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Lee Blaney 05, 07G, doctoral student: Simple dude tackles complex problem

Lee Blaney '05, '07G

The little girl with dark, quiet eyes is wearing a bright pink dress in the photo on the research poster. She was active and cheerful that first time he saw her during a trip to West Bengal, India, recalls Lee Blaney '05, '07G.

But that's not the reason he remembers her so well.

"She was the first person introduced to me as someone who suffers from arsenic poisoning," says Blaney, who graduated this year with a master's degree in environmental engineering.

The research poster with the girl's photo was displayed in April during the Student Research and Scholarship Exhibition in honor of Alice P. Gast's inauguration as Lehigh's 13th president. It documented the sustainable technique developed by Lehigh researchers to remove arsenic from drinking water.

Much of the drinking water in West Bengal is contaminated with arsenic. Since 1997, Lehigh's civil and environmental engineering department and Bengal Engineering and Science University, led by Arup SenGupta, the P.C. Rossin Senior Professor of Civil and Environmental Engineering, have installed more than 170 gravity-fed well heads, which remove arsenic and provide clean, safe drinking water.

In some villages, the water contains 50 times the maximum contaminant level recommended by the World Health Organization. The girl Blaney met is one of approximately 100 million people who suffer from drinking the toxic and carcinogenic water. Although the girl had high levels of arsenic present in her hair, she displayed very few symptoms of poisoning and, since Blaney first saw her, has been drinking clean water.

"She's probably OK," Blaney says. "But I met people who suffered a lot worse."

Last November, Blaney traveled to India to oversee the installation of the environmentally safe units, made from local materials, that remove arsenic from drinking water. He also visited people suffering from arsenic poisoning and taught village leaders about the arsenic-removing units.

Blaney switched from civil engineering to environmental engineering after attending a presentation SenGupta gave to the Progressive Student Alliance about his research. He asked SenGupta if he had any work-study positions available, and initially washed test tubes for a doctoral candidate. But during his second semester as a work-study student, SenGupta asked Blaney to apply for a grant, which allowed Blaney to conduct research during his senior year.

Blaney continued working with SenGupta for two years as a graduate student following his senior year. "He's always pushing us," Blaney says.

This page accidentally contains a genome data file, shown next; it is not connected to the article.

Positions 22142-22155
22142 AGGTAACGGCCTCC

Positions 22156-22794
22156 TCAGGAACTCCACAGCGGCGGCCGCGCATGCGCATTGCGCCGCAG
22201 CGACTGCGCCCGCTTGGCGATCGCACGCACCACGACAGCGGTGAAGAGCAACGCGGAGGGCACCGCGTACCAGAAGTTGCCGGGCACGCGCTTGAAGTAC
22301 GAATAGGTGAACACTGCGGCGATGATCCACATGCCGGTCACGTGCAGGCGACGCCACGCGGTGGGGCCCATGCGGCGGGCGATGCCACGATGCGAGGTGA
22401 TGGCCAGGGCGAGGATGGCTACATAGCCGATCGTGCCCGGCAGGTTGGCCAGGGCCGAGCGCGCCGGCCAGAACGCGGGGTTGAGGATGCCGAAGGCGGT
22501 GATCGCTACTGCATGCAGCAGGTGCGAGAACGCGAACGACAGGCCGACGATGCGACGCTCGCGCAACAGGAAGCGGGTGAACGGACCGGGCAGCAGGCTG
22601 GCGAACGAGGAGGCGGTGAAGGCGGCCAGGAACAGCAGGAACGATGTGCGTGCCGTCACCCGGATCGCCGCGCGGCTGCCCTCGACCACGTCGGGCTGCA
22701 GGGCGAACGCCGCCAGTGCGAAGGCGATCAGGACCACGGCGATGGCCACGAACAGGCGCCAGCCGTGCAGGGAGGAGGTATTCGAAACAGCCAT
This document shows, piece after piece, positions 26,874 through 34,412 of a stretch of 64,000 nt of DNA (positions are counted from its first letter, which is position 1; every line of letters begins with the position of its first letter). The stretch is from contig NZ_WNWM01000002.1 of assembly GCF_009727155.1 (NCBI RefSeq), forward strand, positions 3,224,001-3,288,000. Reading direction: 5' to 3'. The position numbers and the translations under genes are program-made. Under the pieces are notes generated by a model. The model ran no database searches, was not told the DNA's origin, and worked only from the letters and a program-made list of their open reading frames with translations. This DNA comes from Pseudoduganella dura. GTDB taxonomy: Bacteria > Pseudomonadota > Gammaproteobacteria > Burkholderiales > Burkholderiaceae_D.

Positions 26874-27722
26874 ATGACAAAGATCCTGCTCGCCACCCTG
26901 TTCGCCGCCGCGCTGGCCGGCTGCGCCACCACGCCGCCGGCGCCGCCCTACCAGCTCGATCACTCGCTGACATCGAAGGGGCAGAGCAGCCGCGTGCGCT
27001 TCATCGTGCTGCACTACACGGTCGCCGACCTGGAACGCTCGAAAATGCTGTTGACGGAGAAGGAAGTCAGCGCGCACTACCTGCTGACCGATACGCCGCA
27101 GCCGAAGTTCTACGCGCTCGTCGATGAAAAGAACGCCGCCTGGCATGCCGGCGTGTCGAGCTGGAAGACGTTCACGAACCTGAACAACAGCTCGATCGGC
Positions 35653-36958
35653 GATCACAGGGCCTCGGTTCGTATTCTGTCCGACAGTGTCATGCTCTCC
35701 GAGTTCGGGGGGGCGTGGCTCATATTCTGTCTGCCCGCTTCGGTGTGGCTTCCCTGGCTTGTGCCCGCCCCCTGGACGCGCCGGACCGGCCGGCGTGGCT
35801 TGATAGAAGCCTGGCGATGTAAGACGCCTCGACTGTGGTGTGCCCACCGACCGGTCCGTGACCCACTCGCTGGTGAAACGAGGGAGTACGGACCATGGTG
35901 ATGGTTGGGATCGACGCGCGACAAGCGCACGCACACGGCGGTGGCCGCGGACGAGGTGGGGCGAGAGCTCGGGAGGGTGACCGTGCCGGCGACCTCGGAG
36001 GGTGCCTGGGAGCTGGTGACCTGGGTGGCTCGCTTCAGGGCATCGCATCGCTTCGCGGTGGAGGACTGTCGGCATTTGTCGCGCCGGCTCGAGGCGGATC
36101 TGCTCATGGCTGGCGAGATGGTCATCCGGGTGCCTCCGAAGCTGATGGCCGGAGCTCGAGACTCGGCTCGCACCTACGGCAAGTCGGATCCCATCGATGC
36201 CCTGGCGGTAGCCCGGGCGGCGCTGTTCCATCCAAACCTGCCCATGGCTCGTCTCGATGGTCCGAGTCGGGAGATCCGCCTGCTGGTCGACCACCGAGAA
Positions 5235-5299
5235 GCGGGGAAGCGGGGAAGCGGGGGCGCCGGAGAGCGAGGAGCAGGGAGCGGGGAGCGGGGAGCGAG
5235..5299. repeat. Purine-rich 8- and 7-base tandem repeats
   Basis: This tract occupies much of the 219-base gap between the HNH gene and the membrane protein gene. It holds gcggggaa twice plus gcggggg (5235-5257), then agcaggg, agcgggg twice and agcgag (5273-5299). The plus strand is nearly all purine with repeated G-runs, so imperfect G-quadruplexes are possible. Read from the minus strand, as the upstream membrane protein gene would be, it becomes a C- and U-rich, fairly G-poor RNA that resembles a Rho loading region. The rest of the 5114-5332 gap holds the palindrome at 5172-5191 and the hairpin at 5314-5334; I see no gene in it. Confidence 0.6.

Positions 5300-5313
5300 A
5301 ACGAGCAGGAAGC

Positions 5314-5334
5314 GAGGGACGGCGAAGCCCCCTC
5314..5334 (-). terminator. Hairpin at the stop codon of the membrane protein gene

This year, SenGupta received the Hillman Award for Excellence in Graduate Advising, partly because of nominations from his graduate students, including Blaney. "That's my going-away present," Blaney says.

One of the reasons Blaney admires SenGupta is his passion to conduct research that actually improves the lives of people.

SenGupta, Blaney says, "definitely has the technical side, but he definitely is very much driven by helping people."

Even after graduation, Blaney continues to work in the lab with SenGupta every day, tweaking the arsenic-removing units for Solemetex Inc., the company that acquired the production rights. He and SenGupta are also preparing a research article for publication.

This summer, Blaney was bound for Beijing, China, to join 20 other graduate students from colleges throughout the U.S. for the East Asia and Pacific Summer Institute, a two-month fellowship sponsored by the National Science Foundation. He and a team of Chinese researchers at the Chinese Academy for Science were slated to study arsenic uptake by rice plants.

As soon as he returns from China, Blaney will fly out to the University of Texas at Austin, where he will continue to study environmental engineering as a doctoral candidate. There, he will live in a 27-person vegetarian co-op. Although he will have little time to pack for the trip, Blaney is unconcerned.

"I try to be a pretty simple dude," Blaney says. "All my possessions fit in a shoe box, all my clothes in a trash bag. The only problem is my textbooks. I have a lot of them."

-- Becky Straw

NEXT:
Alessandra Intili '06: One person at a time

Lehigh Alumni Bulletin
Inauguration 2007

Posted on Wednesday, September 05, 2007

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